- Melissa Arnot
- Alex Barber
- Bridget Belliveau
- Jake Beren
- Zeb Blais
- Katrina Bloemsma
- Megan Budge
- Lance Colley
- Sean Collon
- Leon Davis
- Elias de Andres Martos
- Pepper Dee
- James Easley
- Chris Ebeling
- Mark Falender
- Leah Fisher
- Lindsay Fixmer
- Eric Frank
- Steve Gately
- JM Gorum
- Casey Grom
- Billy Haas
- Dave Hahn
- Walter Hailes
- Mike Haugen
- Andy Hildebrand
- Joe Horiskey
- Nick Hunt
- Tyler Jones
- JJ Justman
- Andrew Kiefer
- Mike King
- Adam Knoff
- Caleb Ladue
- Ben Liken
- Josh Maggard
- Paul Maier
- Linden Mallory
- Lindsay Mann
- Jeff Martin
- Jess Matthews
- Bryan Mazaika
- Hannah McGowan
- Stoney Molina
- Chase Nelson
- Billy Nugent
- Brent Okita
- Sid Pattison
- Tyler Reid
- Kel Rossiter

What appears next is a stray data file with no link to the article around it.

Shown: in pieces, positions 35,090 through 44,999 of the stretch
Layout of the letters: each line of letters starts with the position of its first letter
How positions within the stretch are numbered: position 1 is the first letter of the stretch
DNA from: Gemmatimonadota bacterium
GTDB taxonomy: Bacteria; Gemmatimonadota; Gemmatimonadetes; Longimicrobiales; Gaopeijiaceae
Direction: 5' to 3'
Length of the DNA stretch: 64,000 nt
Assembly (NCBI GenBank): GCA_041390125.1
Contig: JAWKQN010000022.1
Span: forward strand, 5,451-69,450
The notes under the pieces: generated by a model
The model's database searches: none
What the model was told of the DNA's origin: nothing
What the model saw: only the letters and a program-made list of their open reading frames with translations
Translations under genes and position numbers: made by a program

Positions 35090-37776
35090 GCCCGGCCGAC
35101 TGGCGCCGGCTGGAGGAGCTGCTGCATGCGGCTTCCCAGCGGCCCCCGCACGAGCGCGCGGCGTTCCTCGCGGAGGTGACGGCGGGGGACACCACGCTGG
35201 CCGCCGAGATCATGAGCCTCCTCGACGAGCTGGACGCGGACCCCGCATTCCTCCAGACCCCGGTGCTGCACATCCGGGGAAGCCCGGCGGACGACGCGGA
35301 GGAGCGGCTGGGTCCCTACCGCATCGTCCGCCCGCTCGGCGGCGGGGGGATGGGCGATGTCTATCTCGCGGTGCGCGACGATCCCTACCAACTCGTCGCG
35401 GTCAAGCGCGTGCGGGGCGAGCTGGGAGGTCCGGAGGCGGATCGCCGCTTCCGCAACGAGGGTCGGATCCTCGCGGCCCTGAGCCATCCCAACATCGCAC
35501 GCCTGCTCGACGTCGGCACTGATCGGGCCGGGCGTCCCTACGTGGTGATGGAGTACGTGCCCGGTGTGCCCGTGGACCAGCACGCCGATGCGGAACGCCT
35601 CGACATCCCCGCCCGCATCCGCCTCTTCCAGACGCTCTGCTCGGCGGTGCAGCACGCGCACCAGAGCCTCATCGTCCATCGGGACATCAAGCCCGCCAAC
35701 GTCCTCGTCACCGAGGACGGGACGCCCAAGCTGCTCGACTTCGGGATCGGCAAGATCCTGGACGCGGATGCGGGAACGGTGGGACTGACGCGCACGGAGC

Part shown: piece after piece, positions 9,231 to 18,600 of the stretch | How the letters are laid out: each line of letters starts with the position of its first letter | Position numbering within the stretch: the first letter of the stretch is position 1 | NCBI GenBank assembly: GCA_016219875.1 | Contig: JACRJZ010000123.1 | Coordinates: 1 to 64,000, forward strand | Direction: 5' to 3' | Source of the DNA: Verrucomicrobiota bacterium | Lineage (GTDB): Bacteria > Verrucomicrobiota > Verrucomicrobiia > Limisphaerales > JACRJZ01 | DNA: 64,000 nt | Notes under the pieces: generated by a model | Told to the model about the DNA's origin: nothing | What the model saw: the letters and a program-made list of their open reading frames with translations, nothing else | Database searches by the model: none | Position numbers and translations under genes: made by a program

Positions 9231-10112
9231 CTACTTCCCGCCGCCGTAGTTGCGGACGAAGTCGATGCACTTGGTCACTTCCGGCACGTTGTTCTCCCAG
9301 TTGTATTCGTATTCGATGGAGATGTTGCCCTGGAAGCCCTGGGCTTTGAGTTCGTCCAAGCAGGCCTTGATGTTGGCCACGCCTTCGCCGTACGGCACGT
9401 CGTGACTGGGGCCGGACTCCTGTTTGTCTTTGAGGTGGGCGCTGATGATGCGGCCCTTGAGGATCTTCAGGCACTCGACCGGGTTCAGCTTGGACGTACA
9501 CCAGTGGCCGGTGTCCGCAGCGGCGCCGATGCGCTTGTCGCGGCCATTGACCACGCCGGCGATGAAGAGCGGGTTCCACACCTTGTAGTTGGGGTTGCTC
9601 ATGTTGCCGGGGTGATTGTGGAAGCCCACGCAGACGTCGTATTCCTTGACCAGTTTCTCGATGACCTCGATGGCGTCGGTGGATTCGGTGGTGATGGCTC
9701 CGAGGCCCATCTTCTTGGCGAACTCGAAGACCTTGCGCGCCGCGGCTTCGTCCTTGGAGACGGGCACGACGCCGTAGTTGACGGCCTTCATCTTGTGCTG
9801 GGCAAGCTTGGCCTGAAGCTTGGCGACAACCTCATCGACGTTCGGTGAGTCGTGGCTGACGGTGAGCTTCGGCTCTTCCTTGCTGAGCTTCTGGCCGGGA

- Geoff Schellens
- Hannah Smith
- Mike Soucy
- Garrett Stevens
- Sarah Strattan
- Mark Tucker
- Mike Uchal
- Pete Van Deventer
- Alex Van Steen
- Ed Viesturs
- Christina von Mertens
- Blake Votilla
- Mike Walter
- Seth Waterfall
- Solveig Waterfall
- Peter Whittaker
- Win Whittaker
- Robby Young
Entries By tyler reid
First summit of the trip! We may or may not have had a slight mechanical advantage on the approach this morning (chairlift) to Volcan Lonquimay. We were teased with beautiful views of the mountain, although the wind was clearly howling up high. The visibility started to deteriorate as we climbed high above the ski area. We transitioned from skins to boot crampons where the broad terrain gives way to a semi-sharp ridge, and we climbed up and up into the clouds. The wind came in waves with periods of eerie calm in between. We climbed until we could climb no further, enjoyed some nice celebratory summit time, and clicked into our skis.
The upper mountain required careful turns in the limited visibility, but 3,000’ lower we were able to finally open it up and just ski. The lifts were still spinning after our huge descent, so we snuck in a few extra laps at the ski area before heading for the lodge for chocolate caliente and cervezas. Lonquimay!
RMI Guide Tyler Reid calls from the Lonquimay summit!